This chapter is about 70% Commodus and 30% Pertinax; the former reigned for 13 years and the latter less than three months. Though from what Gibbon says, Pertinax is much the more attractive of the two as characters. A lot about Commodus himself, but it is rather long on outrage at his infamy (...infamy, they've all got it in for me) and short on detail; compared to Caligula he seems fairly small beer.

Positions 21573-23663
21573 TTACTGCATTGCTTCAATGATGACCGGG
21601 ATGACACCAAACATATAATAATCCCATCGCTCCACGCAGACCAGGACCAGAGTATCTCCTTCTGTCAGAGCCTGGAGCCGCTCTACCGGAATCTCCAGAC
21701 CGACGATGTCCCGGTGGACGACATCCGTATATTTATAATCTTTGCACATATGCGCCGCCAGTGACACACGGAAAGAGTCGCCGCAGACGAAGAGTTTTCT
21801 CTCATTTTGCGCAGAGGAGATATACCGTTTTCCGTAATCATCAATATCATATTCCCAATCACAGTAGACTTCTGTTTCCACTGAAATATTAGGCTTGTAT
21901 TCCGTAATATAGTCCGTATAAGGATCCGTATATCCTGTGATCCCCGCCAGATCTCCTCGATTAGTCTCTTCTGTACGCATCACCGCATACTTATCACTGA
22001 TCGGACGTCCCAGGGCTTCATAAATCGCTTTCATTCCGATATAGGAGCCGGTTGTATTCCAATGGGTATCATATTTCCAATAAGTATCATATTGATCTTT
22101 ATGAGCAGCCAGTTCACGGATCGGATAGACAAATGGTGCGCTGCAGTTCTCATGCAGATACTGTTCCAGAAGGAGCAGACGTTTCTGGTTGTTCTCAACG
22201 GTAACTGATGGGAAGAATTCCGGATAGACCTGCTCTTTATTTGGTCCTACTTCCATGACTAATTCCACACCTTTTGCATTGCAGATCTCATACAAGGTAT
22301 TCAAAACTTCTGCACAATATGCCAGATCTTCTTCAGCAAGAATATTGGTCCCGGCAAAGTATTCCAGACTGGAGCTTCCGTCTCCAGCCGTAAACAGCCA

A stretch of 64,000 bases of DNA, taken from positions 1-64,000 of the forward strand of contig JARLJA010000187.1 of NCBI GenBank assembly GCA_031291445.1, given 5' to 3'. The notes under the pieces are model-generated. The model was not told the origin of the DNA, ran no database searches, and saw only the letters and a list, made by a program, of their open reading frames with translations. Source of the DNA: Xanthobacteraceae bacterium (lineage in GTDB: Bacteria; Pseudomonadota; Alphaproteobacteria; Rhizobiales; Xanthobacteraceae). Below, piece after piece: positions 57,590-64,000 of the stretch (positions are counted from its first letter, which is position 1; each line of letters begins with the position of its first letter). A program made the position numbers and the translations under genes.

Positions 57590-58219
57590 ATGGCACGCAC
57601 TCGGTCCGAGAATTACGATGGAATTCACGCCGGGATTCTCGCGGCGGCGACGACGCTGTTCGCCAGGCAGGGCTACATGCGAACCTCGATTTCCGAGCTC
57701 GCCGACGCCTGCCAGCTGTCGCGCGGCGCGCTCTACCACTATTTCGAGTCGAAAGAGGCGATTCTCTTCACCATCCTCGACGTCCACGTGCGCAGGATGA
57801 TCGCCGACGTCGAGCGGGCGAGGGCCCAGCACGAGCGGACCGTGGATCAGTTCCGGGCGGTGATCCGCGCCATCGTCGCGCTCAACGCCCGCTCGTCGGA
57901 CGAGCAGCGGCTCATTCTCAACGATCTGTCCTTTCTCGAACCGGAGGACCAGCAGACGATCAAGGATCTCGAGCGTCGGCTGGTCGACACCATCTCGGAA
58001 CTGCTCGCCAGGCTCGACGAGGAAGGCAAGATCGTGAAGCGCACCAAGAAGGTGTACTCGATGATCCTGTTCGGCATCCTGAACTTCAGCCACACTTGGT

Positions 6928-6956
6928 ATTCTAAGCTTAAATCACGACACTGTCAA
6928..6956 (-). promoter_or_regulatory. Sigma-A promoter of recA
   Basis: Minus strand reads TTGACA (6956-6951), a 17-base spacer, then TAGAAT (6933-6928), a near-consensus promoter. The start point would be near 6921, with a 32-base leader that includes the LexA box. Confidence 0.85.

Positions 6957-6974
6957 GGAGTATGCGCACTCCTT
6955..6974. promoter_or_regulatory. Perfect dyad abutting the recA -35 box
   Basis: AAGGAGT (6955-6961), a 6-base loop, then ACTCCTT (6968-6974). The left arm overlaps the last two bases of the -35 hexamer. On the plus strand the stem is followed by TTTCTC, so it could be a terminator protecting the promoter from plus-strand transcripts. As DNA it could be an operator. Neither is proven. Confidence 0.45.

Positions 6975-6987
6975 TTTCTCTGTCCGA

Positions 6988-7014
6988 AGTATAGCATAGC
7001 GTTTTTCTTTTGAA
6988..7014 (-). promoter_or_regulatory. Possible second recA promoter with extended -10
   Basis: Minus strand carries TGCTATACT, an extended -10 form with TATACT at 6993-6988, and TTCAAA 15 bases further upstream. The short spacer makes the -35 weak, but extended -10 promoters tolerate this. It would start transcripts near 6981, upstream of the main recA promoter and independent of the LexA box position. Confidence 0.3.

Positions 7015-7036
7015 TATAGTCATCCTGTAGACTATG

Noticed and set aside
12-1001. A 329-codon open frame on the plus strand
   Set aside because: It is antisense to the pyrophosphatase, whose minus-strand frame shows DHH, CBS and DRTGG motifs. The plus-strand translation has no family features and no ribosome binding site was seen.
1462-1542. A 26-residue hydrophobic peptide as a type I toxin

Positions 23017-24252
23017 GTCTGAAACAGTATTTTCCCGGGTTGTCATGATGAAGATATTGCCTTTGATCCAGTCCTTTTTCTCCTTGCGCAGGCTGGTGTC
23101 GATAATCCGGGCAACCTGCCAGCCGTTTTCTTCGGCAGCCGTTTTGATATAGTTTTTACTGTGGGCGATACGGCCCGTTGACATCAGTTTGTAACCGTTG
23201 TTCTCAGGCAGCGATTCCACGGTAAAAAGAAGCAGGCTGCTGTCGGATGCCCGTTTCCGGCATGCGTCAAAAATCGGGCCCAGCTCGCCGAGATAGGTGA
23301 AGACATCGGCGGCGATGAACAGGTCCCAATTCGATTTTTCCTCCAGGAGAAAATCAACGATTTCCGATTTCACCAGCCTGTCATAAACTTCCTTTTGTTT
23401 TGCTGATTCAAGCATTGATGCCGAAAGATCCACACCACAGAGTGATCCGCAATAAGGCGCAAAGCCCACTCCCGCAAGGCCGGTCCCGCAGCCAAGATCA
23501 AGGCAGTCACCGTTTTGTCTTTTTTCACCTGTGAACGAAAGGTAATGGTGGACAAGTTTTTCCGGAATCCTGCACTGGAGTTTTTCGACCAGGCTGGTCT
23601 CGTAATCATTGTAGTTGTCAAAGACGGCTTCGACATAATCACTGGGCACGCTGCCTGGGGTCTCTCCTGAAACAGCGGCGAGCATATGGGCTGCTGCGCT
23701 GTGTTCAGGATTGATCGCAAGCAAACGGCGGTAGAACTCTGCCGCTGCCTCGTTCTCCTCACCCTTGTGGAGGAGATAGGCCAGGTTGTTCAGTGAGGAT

But then the story of Pertinax is told succinctly and well, actually rather moving in places - an old man, unexpectedly made emperor, trying to do his best to undo his predecessor's mistakes and then move forward, but who is then very quickly brought down by the military. If you don't know what's coming (and I didn't) the end of the chapter is a brutal shock.